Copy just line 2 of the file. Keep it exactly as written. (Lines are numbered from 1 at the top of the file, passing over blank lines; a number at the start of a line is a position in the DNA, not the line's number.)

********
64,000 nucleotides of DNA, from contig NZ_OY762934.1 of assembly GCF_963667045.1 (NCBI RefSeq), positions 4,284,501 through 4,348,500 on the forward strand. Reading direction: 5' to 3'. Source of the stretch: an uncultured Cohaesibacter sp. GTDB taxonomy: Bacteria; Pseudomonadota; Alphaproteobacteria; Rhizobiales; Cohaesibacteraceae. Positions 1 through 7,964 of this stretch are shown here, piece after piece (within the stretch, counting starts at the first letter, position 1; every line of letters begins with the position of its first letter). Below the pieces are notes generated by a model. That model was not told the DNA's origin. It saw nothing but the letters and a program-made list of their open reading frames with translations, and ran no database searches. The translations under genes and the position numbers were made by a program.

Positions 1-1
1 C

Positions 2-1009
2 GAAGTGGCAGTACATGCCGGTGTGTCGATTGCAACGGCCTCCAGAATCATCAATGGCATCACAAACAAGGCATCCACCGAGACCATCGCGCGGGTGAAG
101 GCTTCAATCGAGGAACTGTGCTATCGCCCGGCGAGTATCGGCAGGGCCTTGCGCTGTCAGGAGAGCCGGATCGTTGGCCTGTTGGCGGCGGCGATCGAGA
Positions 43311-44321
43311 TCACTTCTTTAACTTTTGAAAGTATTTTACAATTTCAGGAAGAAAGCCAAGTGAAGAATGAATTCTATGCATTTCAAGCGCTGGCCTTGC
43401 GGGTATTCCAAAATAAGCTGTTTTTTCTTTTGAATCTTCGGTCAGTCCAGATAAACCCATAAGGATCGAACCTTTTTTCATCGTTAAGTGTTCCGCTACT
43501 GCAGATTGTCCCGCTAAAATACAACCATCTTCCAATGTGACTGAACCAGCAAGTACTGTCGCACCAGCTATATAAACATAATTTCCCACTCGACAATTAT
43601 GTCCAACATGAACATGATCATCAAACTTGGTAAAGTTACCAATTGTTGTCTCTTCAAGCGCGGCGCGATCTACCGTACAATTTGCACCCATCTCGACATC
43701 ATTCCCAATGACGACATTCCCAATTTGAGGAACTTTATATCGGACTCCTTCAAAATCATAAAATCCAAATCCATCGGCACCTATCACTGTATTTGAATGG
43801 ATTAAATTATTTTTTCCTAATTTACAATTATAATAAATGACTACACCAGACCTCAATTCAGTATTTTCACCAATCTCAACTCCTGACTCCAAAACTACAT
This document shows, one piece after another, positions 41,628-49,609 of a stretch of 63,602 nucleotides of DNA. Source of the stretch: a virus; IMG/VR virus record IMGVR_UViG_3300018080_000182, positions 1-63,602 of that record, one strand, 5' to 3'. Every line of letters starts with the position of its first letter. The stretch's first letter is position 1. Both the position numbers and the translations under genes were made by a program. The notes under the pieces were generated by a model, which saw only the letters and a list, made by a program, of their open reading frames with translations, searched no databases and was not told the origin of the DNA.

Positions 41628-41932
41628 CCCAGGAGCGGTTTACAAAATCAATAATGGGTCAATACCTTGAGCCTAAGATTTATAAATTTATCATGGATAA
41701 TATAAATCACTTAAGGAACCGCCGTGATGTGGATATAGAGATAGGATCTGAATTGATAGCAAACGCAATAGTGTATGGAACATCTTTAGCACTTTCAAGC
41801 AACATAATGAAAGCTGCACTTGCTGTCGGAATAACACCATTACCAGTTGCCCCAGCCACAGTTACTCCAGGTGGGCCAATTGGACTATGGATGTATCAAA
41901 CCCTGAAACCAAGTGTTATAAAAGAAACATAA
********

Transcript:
Positions 1-1